Wednesday 3/1: Journalist L.A. Kauffman, (The Nation, Mother Jones, The Baffler, etc.) reads from Direct Action: Protest and the Reinvention of American Radicalism. Free, 7 p.m., City Lights.
Nomadic Press hosts the Bay area launch of Charif Shanahan’s first full-length poetry collection, Into Each Room We Enter Without Knowing, from Southern Illinois University Press. Guest readers: Ellen Bass, Grady Chambers, Matthew Siegel, and Arisa White. $5–$25 (nobody turned away for lack of funds). 7 p.m., Nomadic Press, Fruitvale.
Tuesday 3/7: The Contemporary Writers Series at Mills College presents Russian poet, translator, and activist, Kirill Medvedev (It’s No Good). Not woke to Medvedev? Check out this profile in the New Yorker (you know, that other place for good writing). Free, 5:30 p.m., Mills Hall Living Room, Mills College.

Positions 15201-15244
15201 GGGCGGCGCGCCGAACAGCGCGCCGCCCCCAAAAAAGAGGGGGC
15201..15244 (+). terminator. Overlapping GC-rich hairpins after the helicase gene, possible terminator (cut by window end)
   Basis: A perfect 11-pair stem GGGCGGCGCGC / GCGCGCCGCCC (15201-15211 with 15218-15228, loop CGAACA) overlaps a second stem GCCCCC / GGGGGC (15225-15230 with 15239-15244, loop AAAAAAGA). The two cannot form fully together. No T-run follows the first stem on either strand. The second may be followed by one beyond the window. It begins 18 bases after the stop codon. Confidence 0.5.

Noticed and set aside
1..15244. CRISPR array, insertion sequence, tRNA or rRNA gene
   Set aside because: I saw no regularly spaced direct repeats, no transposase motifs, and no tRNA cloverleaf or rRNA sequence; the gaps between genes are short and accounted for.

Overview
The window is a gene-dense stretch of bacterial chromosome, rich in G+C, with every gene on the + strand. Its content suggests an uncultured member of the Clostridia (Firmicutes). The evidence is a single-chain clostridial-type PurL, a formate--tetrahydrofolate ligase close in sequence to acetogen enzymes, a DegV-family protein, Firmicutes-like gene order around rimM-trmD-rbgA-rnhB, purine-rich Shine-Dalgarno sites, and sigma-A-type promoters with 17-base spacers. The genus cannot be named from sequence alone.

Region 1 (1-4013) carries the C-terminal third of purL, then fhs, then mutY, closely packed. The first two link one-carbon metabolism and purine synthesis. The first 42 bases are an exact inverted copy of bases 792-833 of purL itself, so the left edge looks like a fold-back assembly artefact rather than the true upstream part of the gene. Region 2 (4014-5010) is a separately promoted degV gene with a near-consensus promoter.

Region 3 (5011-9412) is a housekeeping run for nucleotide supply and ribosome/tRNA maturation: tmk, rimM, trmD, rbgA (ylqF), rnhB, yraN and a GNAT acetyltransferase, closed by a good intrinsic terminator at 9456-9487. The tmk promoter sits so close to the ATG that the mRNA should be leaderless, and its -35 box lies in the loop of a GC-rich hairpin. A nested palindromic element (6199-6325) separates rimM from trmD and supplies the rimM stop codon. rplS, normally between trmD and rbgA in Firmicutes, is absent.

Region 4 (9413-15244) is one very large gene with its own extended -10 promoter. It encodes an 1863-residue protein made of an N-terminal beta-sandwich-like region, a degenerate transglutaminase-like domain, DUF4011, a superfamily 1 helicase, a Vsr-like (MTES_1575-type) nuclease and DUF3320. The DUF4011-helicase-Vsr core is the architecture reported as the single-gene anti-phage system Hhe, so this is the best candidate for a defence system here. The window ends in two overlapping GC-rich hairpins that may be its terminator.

This week’s theatre recommendation is the world premiere of Years in the Hundreds at Central Works in Berkeley. For over fifty years, identical twin sisters Jessie and Inez have maintained an elaborate ruse to convince the world that they are only one person, never leaving their apartment at the same time. But why? And is Inez, the kinky cougar, really running off to Mendocino with twenty-something Marcus, the hunky and willing librarian? And what will happen if and when the secret of the twins’ racy past is fully revealed? This production of Jesse Potterveld’s bizarrely entertaining play is funny, strange, and nicely performed and directed. Years in the Hundreds is the 54th world premiere developed and presented by Central Works over the course of their twenty five year history—a remarkable accomplishment, by any measure. For further information, click here.
For coverage of the Bay Area theatre scene, visit TheatreStorm.
And here’s video of one of last week’s SF Notables, Daphne Merkin.
If you have a Bay Area event listing you’d like us to consider for Notable SF, please contact [email protected] as far in advance as possible, and include the date of the event in the subject line.
Logo art by Max Winter.